Here we are, then: my top 5 reading memories from the last decade. I knew how this countdown would end before I started compiling the list. The reading experiences I’m talking about here… more than anything, this is why I read.
5. Convenience Store Woman by Sayaka Murata, tr. Ginny Tapley Takemori (2018)
By the end of the decade, I had established that ‘short and strange/strong’ novels (often in translation) were something I liked, so I’d keep an eye out for anything that might fit the bill. That was how I ended up reading Convenience Store Woman.
There was an offbeat humour that drew me into the book, and in a few pages I could tell it was one for me. Sayaka Murata’s novel challenges the reader to understand where its protagonist is coming from, and I didn’t realise how successfully it had done this until the very end.
Murata’s protagonist, Keiko, has worked in the same convenience store for 18 years, and keeps being told by others to be normal – but she has a version of normal that works for her. When Keiko finds her element, it’s akin to a spiritual experience for her. That’s also what it felt like to read, which is something I’ll never forget.
4. Diving Belles by Lucy Wood (2012)
I have always enjoyed tales of magic and the supernatural, and Lucy Wood is probably my author of the decade for this strand of my reading. Across two story collections and a novel, Wood has carved out her own distinctive imaginative space: her settings are recognisably Cornwall and Devon, yet still unbound by specifics. Her stories are intensely focused on the relationship between places and the people who live there, and they have an otherworldly presence.
I could have chosen any of Wood’s books for this list, but I think her debut collection is the one that looms largest in my mind. The stories in Diving Belles bring elements of Cornish folklore into the present day. What made them stand out for me when I first read them was a sense that true magic lives and breathes within them. Intertwined with the metaphors in Wood’s stories, this makes for potent reading.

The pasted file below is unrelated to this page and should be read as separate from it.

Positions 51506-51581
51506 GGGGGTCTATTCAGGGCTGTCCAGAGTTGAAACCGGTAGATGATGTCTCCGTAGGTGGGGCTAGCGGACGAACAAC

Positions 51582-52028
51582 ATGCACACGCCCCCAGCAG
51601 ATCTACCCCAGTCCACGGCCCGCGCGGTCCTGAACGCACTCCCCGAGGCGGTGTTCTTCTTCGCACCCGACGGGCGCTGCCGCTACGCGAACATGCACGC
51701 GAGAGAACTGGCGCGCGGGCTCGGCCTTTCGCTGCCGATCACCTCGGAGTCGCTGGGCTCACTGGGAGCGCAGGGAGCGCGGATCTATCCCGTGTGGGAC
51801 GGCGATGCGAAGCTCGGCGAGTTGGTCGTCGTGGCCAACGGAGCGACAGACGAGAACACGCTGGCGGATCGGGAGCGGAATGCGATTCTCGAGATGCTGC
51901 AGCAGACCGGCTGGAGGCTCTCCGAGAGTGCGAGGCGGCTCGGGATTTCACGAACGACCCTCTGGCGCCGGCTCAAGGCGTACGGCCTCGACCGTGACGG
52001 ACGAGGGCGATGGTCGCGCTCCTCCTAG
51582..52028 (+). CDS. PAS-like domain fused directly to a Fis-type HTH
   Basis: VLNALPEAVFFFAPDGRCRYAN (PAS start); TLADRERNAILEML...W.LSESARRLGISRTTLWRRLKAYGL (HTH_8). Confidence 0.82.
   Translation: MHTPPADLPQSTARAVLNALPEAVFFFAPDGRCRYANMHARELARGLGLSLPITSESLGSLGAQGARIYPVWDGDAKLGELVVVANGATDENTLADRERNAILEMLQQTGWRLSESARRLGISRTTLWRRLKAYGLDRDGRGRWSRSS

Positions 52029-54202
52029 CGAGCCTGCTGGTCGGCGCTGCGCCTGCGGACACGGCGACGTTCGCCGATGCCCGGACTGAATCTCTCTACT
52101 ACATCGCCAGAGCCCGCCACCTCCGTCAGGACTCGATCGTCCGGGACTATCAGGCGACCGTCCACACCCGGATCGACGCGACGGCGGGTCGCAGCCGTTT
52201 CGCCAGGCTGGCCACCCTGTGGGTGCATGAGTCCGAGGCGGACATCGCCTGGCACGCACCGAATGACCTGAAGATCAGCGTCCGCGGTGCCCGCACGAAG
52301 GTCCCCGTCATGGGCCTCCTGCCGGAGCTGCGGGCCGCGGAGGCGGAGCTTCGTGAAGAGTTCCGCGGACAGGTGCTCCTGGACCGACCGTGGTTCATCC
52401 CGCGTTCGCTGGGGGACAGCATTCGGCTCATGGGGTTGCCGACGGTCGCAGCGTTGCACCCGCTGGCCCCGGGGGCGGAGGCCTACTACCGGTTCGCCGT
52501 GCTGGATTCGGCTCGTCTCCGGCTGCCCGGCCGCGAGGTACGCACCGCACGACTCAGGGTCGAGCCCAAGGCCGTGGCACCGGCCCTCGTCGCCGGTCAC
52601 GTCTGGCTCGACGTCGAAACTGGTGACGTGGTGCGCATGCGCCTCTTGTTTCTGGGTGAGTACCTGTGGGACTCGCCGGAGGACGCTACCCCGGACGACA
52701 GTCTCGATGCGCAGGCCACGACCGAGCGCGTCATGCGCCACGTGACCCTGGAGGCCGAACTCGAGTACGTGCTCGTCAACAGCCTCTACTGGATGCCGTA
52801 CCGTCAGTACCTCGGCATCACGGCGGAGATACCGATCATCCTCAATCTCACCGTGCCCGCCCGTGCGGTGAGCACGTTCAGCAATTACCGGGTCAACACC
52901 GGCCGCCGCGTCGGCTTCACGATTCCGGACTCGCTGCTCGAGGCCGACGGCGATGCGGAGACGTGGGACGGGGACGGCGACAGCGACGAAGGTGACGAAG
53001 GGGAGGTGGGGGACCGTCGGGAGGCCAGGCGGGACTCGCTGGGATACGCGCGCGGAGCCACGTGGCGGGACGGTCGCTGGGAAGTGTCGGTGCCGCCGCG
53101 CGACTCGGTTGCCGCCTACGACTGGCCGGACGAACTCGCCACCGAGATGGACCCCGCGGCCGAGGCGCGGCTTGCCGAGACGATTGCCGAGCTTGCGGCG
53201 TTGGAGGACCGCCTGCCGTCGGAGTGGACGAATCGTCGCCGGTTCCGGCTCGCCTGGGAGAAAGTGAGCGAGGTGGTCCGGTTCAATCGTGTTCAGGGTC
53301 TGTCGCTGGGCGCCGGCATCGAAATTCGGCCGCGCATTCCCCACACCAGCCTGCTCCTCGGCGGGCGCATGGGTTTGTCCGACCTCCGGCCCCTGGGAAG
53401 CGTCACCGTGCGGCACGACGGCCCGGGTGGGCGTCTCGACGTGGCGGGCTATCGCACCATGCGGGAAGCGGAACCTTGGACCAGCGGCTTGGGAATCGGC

3. Signs Preceding the End of the World by Yuri Herrera, tr. Lisa Dillman (2015)
Even among my favourite books, I would say there aren’t many that operate at full pitch all the time. This is to be expected: there’s a natural ebb and flow. But Signs Preceding plunges you straight in on page 1, and does not let up for one moment.
When I say it doesn’t let up, I’m not talking about action so much as imaginative intensity. This is a novel of permeable borders: its protagonist, Makina, crosses the border from Mexico to the US on a mission from some gangsters. Her journey is like stepping into a grim nightmare.
Signs Preceding is full of different types of border being crossed: not just geographical ones, but social, mental or linguistic borders. That applies to the prose as well, the sentences that seem to spill over their own edges.
So far I’ve kept it to one book per author on this list, but it would be wrong to separate these two. They’re part of the same reading memory for me, really.
I first heard about The Vegetarian in late 2014. I was intrigued by the cover and the title as well as the premise. It was the first book I read in 2015, and nothing topped it all year. The Vegetarian tells of a woman who decides to withdraw from the world by stopping eating. The ramifications of her choice spiral out into the lives of others. The woman’s very self becomes a contested space. Reading this affected me deeply.
The next year, I read Human Acts, which examines the Gwangju Uprising and the question of how to write about – or even comprehend – such a horrific event. What Han Kang does is to focus on the small, individual actions that build up into something larger, and those small actions flash vividly from the page.
For me, there is something about Han’s writing that just bypasses conscious thought and goes straight to the heart. I haven’t read another writer who I feel gets so close to the experience of inhabiting a human body.
1. The Luminaries by Eleanor Catton (2013)
If I’d done a list like this for books of the 2000s, there is a good chance that Eleanor Catton’s The Rehearsal would be at the top. I had never read a book where language, metaphor and structure merged together so completely. Reading it was like looking at an optical illusion, perceiving the novel on multiple levels at once.
I wondered how she would follow this up, and was a little wary when I heard. A Victorian gold rush murder mystery patterned on astrology, with each section half as long as the last? It sounded like something of a gimmick, and I couldn’t believe that the author of The Rehearsal would make do with that. In February 2013, I was offered a sampler of the first 50 pages of The Luminaries. It was entertaining, but seemed nothing out of the ordinary – not like The Rehearsal, whose prose was obviously unusual from the first page.
Still, I bought a copy of The Luminaries as soon as I could in August. As I got further in, I began to see its complex tapestry of metaphors, and I realised it was doing the same as The Rehearsal, only more so. This is a novel that embodies the tension between fate and free will, and explores human patterns imposed on reality – patterns including narrative itself. As the chapters get shorter, the book becomes a black hole, ripping its narrative apart and spiralling down to a singularity, poised between closed past and open future. It’s one of the most exhilarating reading experiences I’ve ever had.
This novel continued to haunt me. For a whole year, The Luminaries percolated in the back of my mind, and new insights into it would keep occurring to me. No other book has lived with me to that extent, before or since. It is my single favourite book of the 2010s.